Recent advances in understanding the mechanisms of CFTR pathophysiology

Amanda Leah Neujahr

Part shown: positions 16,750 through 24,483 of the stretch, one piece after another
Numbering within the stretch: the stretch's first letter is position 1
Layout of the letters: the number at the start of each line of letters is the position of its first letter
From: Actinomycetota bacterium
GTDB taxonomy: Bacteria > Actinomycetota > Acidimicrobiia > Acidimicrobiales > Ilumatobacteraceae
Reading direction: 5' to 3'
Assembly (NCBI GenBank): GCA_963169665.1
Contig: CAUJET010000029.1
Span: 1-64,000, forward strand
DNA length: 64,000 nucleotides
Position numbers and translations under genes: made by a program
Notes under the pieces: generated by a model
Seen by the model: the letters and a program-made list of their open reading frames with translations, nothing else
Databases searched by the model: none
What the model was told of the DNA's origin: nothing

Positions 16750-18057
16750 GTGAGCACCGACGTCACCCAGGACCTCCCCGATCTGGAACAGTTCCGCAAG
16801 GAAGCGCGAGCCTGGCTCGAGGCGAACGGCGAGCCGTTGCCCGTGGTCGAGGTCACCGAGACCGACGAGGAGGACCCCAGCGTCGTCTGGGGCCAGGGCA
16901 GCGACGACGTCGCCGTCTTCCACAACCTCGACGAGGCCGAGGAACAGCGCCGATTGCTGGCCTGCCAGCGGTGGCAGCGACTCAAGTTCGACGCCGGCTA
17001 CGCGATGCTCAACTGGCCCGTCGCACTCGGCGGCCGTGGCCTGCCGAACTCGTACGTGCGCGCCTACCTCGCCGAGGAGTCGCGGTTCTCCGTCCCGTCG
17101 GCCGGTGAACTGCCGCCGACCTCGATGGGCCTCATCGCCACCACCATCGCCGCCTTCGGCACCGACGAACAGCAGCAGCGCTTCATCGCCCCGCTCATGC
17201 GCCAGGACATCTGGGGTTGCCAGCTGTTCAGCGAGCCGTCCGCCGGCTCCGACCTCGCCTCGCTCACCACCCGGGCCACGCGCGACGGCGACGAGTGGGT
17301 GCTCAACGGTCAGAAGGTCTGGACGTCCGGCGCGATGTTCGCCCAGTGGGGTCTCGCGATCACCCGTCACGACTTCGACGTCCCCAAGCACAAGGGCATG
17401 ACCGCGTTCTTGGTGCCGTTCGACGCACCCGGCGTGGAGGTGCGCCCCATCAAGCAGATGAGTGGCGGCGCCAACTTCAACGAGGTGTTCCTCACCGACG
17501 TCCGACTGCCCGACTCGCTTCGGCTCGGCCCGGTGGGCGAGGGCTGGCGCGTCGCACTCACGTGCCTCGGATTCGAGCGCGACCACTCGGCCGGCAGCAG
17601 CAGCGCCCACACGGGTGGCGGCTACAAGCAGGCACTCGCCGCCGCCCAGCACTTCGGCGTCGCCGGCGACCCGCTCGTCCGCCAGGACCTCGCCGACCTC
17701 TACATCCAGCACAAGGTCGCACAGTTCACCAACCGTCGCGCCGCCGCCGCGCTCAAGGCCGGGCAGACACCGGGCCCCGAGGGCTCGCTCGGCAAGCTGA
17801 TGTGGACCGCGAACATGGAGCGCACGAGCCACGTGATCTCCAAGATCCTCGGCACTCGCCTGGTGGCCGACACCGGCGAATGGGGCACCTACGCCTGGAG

Cystic fibrosis remains a common, life-threatening, incurable genetic disease in the Caucasian population.  CF is caused by mutations in the CFTR gene on the long arm of chromosome 7.  There are several mutations known, and phenotypic effects are variable.  Despite advances in understanding CF pathology, treatment is still limited to the amelioration of symptoms, leaving much to be desired in terms of available therapeutic strategies.  In recent years, the pig model has yielded a better understanding of clinically relevant aspects of human CF.  The primary complication in human CF is respiratory dysfunction, although many other organ systems are affected.  Male fertility is known to be adversely affected by CF, although the specific role of CFTR in this defect is unclear.  More work to determine the mechanisms of CFTR function and dysfunction is needed, and the need for widespread use of large animal models to better understand human CF has been expressed in current literature.   

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